Chapter 13 bankruptcy, which is often referred to as reorganization bankruptcy or wage earner's bankruptcy, is a very different process from Chapter 7 "liquidation" bankruptcy. Unlike Chapter 7, which often requires filers to surrender certain assets in order to have their debts discharged, people who file for Chapter 13 bankruptcy typically do not have to give up any of their property to get out of debt. For this reason, some people find Chapter 13 to be a more appealing approach to dealing with unmanageable debt.
What is Chapter 13 bankruptcy?
During Chapter 13 bankruptcy, debtors propose a payment plan that will allow them to pay off some or all of their debts over a period of three or five years. The length of the repayment period depends on the individual's income; people whose monthly income is below the state median will typically use a three-year plan, while higher earners usually use a five-year plan. Under the repayment plan, a person's debts are reorganized and paid off according to priority. Certain debts such as back taxes and child support are treated as high priority and are paid off sooner than other types of debt. If the individual keeps up with his or her payments, certain remaining debts can be forgiven at the end of the repayment period.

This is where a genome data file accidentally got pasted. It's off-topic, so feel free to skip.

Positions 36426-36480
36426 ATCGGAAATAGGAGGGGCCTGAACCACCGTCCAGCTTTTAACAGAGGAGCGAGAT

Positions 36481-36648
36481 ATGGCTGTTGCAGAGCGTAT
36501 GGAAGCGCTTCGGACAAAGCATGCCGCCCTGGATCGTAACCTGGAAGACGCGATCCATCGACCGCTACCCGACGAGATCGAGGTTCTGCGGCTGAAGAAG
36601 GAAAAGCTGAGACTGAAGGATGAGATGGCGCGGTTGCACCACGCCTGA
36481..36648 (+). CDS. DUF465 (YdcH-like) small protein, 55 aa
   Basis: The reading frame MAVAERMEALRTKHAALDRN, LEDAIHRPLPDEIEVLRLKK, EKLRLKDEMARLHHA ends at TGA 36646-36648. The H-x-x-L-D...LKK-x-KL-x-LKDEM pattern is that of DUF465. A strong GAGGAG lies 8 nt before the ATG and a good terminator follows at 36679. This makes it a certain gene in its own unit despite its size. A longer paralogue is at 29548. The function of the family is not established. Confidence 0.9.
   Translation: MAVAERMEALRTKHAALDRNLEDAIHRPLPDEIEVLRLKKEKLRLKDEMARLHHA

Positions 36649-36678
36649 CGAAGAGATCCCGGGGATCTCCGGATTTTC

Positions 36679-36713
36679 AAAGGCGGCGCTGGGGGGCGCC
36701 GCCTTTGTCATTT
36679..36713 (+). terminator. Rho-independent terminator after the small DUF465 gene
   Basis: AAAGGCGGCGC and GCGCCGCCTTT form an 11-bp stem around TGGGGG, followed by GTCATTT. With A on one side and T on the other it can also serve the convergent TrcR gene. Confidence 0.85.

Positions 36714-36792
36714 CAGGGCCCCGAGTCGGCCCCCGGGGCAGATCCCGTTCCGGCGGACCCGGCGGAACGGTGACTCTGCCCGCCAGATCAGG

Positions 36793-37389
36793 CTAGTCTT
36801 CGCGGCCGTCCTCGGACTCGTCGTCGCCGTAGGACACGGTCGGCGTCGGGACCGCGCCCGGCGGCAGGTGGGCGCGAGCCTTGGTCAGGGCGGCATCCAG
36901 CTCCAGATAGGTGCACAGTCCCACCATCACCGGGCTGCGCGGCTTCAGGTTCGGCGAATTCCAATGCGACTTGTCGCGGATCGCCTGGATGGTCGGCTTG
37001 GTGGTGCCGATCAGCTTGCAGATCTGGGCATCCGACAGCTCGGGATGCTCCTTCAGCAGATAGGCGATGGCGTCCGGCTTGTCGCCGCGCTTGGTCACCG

Benefits of Chapter 13
One of the major advantages of Chapter 13 bankruptcy is that it provides debtors with an opportunity to prevent foreclosure if they have fallen behind on their home mortgage payments. Chapter 13 bankruptcy stops the foreclosure process and allows homeowners to avoid foreclosure by catching up on their past-due mortgage payments during the repayment period. However, they are also required to keep up with any current payments that come due during the repayment period.
Another benefit of Chapter 13 bankruptcy is that it allows borrowers to "reschedule" many of their debts and extend them over the life of the repayment plan, which often results in lower payments.
Drawbacks of Chapter 13
Although Chapter 13 has a number of benefits over liquidation bankruptcy, it also has certain disadvantages. For instance, because the repayment period may last for up to five years, the Chapter 13 bankruptcy process generally takes much longer than Chapter 7, which can often be completed in just a few months.
Also, because borrowers must make payments toward a repayment plan, Chapter 13 bankruptcy may not be an option for people without a reliable source of income. In addition, there are limits on the amount of debt that a person may have when filing for Chapter 13 bankruptcy. To be eligible, a borrower must have less than $360,475 in unsecured debts like credit card debt and medical bills, and less than $1,081,400 in secured debts like home mortgages and vehicle loans.
Talk to an attorney
Bankruptcy law is a complicated field, and there are many variables to consider when choosing the right course of action for getting out of debt. People considering bankruptcy should speak with a knowledgeable bankruptcy lawyer who can help them weigh the options and find the best solution for their specific circumstances.